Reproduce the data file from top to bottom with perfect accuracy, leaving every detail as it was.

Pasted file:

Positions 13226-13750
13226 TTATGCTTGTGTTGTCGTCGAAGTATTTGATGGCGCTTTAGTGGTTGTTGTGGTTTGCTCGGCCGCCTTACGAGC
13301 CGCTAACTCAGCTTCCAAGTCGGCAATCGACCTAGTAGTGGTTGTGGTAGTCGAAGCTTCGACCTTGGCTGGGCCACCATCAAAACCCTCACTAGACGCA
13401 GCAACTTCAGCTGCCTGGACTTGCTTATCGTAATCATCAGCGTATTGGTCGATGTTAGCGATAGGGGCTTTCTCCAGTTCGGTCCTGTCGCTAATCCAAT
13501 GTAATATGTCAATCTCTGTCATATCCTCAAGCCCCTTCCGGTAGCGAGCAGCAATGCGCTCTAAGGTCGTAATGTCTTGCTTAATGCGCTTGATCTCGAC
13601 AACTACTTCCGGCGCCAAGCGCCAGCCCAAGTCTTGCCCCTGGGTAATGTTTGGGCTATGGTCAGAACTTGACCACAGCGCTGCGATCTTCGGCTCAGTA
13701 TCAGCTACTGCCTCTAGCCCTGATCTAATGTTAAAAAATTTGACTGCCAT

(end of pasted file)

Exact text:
Positions 13226-13750
13226 TTATGCTTGTGTTGTCGTCGAAGTATTTGATGGCGCTTTAGTGGTTGTTGTGGTTTGCTCGGCCGCCTTACGAGC
13301 CGCTAACTCAGCTTCCAAGTCGGCAATCGACCTAGTAGTGGTTGTGGTAGTCGAAGCTTCGACCTTGGCTGGGCCACCATCAAAACCCTCACTAGACGCA
13401 GCAACTTCAGCTGCCTGGACTTGCTTATCGTAATCATCAGCGTATTGGTCGATGTTAGCGATAGGGGCTTTCTCCAGTTCGGTCCTGTCGCTAATCCAAT
13501 GTAATATGTCAATCTCTGTCATATCCTCAAGCCCCTTCCGGTAGCGAGCAGCAATGCGCTCTAAGGTCGTAATGTCTTGCTTAATGCGCTTGATCTCGAC
13601 AACTACTTCCGGCGCCAAGCGCCAGCCCAAGTCTTGCCCCTGGGTAATGTTTGGGCTATGGTCAGAACTTGACCACAGCGCTGCGATCTTCGGCTCAGTA
13701 TCAGCTACTGCCTCTAGCCCTGATCTAATGTTAAAAAATTTGACTGCCAT